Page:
Carmelo Anthony Joining Nets? Analyst Reveals Fit with Kyrie Irving in NYC

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Getty Is Carmelo Anthony's tenure as a member of the New York Knicks coming to an end?

Carmelo Anthony joining the Brooklyn Nets has been just as a popular discussion as him joining the Los Angeles Lakers or the Los Angeles Clippers.

Which team fits Melo’s skillset better?

“I think he fits better with Brooklyn because he has a better chance to play over there,” Yahoo Sports’ Chris Haynes told me on the Scoop B Radio Podcast.

“But from a longevity stand point and it’s funny, I don’t know if you follow social media commentary, but anyone who is trying to defend Carmelo and explain why he should be the league, people always seem to bring up Jared Dudley. Why is he playing? Why is he collecting checks still? Stealing money, etc.?” It’s more to it than just playing. Like I said, Carmelo is a top 200, 100 player right now. There’s fit, knowing your role on a court, not being a burden, not putting pressure on the coach, etc.”

The Nets have a potent roster with names like Caris LeVert, Joe Harris and Spencer Dinwiddie complimenting Kyrie Irving and Kevin Durant. They will likely be without Durant this season as he recovers from a ruptured Achilles tendon.

The Los Angeles Clippers have been discussed as a fit for Anthony as well. From a basketball standpoint, head coach Doc Rivers and his new core of Kawhi Leonard and Paul George could use the help.

The third overall pick in the 2003 NBA Draft by the Denver Nuggets, Melo was traded to the New York Knicks at the NBA’s trading deadline in 2011.

Six times he was chosen as an NBA All-Star and he won the NBA Rookie Challenge MVP. He won a College Basketball National Championship at Syracuse under head coach, Jim Boeheim. Representing team USA in the Olympics, he won a Bronze Medal at the 2002 Junior Team and 2004 Athens Olympics. Additionally, he won two gold medals in 2008 and 2012 Summer Olympics.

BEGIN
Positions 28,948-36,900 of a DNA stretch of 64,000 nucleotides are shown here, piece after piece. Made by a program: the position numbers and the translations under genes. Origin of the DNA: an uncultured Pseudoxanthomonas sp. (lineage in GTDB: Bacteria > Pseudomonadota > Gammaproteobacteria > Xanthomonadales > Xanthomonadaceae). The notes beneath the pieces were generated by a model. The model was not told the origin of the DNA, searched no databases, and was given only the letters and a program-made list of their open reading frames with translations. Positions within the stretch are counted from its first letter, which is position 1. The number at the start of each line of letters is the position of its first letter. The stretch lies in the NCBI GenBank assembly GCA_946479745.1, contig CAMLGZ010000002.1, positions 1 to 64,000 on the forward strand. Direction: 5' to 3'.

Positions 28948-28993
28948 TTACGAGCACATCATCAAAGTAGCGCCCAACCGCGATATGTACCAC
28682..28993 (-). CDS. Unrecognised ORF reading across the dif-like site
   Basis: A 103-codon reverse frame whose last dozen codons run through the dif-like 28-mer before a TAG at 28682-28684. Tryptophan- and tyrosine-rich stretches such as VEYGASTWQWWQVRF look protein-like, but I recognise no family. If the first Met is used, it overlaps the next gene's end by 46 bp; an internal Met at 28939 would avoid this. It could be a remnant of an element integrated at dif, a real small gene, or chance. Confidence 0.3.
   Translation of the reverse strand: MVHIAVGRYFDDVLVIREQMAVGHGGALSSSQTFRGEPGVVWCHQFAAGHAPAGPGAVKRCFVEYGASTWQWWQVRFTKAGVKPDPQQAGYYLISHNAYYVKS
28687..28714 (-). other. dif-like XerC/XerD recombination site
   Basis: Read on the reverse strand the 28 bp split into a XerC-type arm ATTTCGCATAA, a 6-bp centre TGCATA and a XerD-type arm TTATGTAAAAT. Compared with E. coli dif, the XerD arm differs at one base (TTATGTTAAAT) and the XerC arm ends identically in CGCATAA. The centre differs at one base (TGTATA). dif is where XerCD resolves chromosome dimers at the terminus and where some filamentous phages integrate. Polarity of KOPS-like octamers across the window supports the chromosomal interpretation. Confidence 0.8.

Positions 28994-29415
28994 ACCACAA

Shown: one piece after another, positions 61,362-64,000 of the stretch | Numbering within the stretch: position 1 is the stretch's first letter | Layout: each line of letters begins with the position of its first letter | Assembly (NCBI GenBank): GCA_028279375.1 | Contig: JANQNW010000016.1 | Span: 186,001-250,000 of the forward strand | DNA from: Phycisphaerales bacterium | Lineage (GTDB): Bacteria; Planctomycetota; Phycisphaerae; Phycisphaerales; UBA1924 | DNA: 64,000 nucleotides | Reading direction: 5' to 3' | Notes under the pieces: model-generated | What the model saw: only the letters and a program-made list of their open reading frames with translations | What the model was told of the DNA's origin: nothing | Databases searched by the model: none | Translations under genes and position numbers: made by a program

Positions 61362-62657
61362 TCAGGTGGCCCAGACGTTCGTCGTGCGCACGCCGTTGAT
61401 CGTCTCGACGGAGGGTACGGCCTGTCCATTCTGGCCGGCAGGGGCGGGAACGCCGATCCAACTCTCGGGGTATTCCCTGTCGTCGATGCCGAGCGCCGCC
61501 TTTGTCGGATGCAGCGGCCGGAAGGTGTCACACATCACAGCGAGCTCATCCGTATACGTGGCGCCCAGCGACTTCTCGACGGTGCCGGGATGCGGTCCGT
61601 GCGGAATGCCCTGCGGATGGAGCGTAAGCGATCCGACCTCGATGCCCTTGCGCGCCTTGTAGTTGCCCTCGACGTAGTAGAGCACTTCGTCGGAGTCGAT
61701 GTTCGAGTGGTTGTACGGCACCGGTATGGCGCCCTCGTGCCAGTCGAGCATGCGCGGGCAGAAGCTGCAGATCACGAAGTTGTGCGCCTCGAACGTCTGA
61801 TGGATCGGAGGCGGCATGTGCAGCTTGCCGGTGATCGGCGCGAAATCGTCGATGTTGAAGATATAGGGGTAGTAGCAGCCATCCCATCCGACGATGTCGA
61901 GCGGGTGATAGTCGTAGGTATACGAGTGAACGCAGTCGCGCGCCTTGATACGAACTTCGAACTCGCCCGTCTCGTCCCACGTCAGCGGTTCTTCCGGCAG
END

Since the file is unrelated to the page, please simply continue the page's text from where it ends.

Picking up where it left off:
A 10-time NBA All-Star, Anthony signed with the Houston Rockets last summer after clearing waivers in a trade that shipped him from the Thunder to the Atlanta Hawks. After signing with the Rockets he was later dealt to the Chicago Bulls before the NBA trade deadline.

In his rookie season, Melo became the first rookie since David Robinson to lead a playoff team in scoring.

In one season in OKC with the Thunder, Anthony averaged career-low numbers.

For those keeping score at home: Melo averaged 16.2 points on 40 percent shooting, made 36 percent of his 3-pointers and his true shooting percentage was 50 percent; his worst ever.

Granted, he was not option one or two with Russell Westbrook and Paul George as the top two options. It is arguable that Melo was option 4 behind Steven Adams and from the very beginning in Oklahoma it seemed that Melo was doomed.

NBA training camp opens up this month. The NBA’s regular season begins next month. Throughout the whole NBA offseason, Anthony’s garnered support from his NBA contemporaries.

“Melo’s a Hall of Famer,” Steve Nash told Landon Buford of Fanactics View.

“One of the truly great scorers the league’s had. He’s still got something to offer and I hope he lands on a team.”


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